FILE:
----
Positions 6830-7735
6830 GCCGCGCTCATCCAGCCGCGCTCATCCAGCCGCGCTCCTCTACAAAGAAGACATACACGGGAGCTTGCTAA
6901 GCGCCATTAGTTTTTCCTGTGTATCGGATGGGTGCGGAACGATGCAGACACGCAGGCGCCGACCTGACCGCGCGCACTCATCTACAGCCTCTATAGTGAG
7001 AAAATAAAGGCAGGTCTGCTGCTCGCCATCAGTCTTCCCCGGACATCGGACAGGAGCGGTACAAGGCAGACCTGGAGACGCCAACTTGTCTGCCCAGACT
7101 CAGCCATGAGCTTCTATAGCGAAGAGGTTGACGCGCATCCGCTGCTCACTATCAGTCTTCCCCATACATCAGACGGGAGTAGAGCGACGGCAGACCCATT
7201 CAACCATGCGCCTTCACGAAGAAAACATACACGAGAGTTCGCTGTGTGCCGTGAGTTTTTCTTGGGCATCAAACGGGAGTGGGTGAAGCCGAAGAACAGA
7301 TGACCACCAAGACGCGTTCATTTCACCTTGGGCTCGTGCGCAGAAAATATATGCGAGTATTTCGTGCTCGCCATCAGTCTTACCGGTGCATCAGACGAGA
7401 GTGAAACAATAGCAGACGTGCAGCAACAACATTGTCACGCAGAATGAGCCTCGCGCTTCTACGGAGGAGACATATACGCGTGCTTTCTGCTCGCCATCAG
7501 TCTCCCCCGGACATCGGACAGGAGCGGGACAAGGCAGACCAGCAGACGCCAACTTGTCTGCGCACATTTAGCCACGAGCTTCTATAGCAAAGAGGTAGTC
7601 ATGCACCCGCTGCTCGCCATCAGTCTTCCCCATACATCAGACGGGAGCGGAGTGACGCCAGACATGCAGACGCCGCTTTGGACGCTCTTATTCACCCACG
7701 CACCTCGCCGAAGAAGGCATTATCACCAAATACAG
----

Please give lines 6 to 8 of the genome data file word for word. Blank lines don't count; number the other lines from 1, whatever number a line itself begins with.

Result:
7201 CAACCATGCGCCTTCACGAAGAAAACATACACGAGAGTTCGCTGTGTGCCGTGAGTTTTTCTTGGGCATCAAACGGGAGTGGGTGAAGCCGAAGAACAGA
7301 TGACCACCAAGACGCGTTCATTTCACCTTGGGCTCGTGCGCAGAAAATATATGCGAGTATTTCGTGCTCGCCATCAGTCTTACCGGTGCATCAGACGAGA
7401 GTGAAACAATAGCAGACGTGCAGCAACAACATTGTCACGCAGAATGAGCCTCGCGCTTCTACGGAGGAGACATATACGCGTGCTTTCTGCTCGCCATCAG